Antidepressants might raise threat of heart disease 1 class of antidepressant drugs may increase a patient’s threat of developing heart disease by 35 %, according to a report conducted by researchers from University College London and posted in the ‘European Heart Journal .’ The researchers compared cardiovascular disease risk among 15,000 citizens of Scotland who were taking either old antidepressants or antidepressants in the newer selective serotonin reuptake inhibitor family. They found that sufferers taking tricyclic antidepressants had been significantly more likely to suffer heart disease than those acquiring SSRIs, indicating that depression itself was unlikely to end up being causing the heart disease.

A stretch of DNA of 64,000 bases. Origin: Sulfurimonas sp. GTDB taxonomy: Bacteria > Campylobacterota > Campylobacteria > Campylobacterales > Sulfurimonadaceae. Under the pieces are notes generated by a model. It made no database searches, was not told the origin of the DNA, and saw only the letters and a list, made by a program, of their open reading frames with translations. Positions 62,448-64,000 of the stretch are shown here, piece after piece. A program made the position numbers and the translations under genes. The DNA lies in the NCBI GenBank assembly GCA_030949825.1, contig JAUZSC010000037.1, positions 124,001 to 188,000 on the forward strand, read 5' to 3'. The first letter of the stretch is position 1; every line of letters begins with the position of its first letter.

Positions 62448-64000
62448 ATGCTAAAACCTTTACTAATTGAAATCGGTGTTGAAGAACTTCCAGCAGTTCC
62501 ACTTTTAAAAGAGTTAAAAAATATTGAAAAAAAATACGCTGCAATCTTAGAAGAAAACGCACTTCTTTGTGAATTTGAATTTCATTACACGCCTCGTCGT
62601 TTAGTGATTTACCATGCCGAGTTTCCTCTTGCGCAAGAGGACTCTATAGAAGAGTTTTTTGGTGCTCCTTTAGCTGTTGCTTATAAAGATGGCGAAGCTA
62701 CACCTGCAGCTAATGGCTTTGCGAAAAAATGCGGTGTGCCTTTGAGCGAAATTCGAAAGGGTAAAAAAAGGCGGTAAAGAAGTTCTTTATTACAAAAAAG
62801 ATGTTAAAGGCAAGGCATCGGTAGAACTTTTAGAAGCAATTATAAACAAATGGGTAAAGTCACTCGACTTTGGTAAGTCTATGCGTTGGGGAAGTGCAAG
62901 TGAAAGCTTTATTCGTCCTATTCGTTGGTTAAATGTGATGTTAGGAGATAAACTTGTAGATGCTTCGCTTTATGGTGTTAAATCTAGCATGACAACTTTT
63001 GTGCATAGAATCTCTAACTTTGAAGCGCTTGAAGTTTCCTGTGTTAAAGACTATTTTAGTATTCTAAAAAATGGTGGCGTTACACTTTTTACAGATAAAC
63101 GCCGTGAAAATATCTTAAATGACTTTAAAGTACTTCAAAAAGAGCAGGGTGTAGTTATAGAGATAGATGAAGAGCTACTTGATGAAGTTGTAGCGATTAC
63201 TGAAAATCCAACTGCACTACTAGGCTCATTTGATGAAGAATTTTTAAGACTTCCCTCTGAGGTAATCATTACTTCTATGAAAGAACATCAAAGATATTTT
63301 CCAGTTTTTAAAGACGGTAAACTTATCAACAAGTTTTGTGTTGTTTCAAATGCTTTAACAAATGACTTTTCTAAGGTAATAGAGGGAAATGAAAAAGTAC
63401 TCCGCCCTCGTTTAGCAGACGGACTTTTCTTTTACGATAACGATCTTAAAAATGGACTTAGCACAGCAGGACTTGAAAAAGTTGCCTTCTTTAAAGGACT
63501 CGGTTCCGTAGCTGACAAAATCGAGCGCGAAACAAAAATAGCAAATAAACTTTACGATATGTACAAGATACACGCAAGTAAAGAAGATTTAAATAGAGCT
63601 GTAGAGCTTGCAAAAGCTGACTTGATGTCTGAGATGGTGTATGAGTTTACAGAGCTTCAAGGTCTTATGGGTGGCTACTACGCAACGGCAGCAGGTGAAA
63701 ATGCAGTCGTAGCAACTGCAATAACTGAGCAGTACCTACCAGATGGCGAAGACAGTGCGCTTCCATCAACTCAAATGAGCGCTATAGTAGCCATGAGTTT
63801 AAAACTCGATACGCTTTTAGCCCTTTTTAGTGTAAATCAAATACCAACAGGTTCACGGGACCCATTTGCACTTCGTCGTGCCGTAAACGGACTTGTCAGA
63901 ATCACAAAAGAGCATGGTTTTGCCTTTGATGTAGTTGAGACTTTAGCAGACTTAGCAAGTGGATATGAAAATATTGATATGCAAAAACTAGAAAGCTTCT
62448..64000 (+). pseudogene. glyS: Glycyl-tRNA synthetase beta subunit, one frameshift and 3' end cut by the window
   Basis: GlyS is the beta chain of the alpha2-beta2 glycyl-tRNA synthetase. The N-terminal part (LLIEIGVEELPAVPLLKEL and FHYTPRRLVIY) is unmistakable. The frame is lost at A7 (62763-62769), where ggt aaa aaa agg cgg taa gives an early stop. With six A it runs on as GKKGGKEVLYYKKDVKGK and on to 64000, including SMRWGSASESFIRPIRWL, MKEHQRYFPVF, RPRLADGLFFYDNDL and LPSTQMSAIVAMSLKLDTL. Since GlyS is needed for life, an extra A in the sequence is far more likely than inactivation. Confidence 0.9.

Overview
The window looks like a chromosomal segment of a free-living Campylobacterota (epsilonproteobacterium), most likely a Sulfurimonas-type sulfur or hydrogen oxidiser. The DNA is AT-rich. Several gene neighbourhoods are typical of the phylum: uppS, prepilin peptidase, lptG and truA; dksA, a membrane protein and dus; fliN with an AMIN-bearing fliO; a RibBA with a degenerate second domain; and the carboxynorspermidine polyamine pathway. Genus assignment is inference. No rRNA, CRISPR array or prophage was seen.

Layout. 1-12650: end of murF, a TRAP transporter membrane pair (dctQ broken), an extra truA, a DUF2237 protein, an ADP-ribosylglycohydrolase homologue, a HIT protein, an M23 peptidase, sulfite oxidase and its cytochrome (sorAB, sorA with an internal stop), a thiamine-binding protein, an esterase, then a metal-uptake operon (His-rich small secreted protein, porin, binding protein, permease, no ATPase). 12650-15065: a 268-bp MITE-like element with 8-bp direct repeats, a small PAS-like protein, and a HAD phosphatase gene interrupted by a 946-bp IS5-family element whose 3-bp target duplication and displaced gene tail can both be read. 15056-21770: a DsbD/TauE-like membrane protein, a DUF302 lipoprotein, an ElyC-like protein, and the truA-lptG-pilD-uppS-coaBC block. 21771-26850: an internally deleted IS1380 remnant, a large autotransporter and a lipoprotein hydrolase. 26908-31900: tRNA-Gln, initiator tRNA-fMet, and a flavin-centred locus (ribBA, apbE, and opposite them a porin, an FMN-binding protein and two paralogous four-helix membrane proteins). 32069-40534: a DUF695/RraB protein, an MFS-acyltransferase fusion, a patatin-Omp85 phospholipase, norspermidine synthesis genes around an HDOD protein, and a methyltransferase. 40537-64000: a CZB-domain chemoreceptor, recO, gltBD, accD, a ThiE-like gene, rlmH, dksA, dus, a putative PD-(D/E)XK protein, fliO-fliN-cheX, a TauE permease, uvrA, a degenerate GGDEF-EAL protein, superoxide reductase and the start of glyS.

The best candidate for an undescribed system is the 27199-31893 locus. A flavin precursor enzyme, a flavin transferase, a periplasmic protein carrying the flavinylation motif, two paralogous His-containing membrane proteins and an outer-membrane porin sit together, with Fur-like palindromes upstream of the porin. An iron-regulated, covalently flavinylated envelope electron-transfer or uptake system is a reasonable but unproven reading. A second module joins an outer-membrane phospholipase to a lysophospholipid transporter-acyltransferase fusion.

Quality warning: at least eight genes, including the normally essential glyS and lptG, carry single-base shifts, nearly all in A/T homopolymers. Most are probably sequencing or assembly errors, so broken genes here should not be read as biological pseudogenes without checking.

The results, published in The American Journal of Psychiatry, indicate that antidepressants do not significantly increase the risk of mania if they’re found in conjunction with a disposition stabiliser. The group used Swedish national registry data to recognize individuals with bipolar disorder who began antidepressant therapy following a year free from antidepressant treatment. The sample included 1117 sufferers who began on antidepressant monotherapy and 1641 who required a concurrent mood stabiliser. Patients acquiring an antidepressant as monotherapy had been 2.83 times more likely to develop mania during the first three months of treatment than these were in the equivalent three months of the preceding year where these were not taking an antidepressant.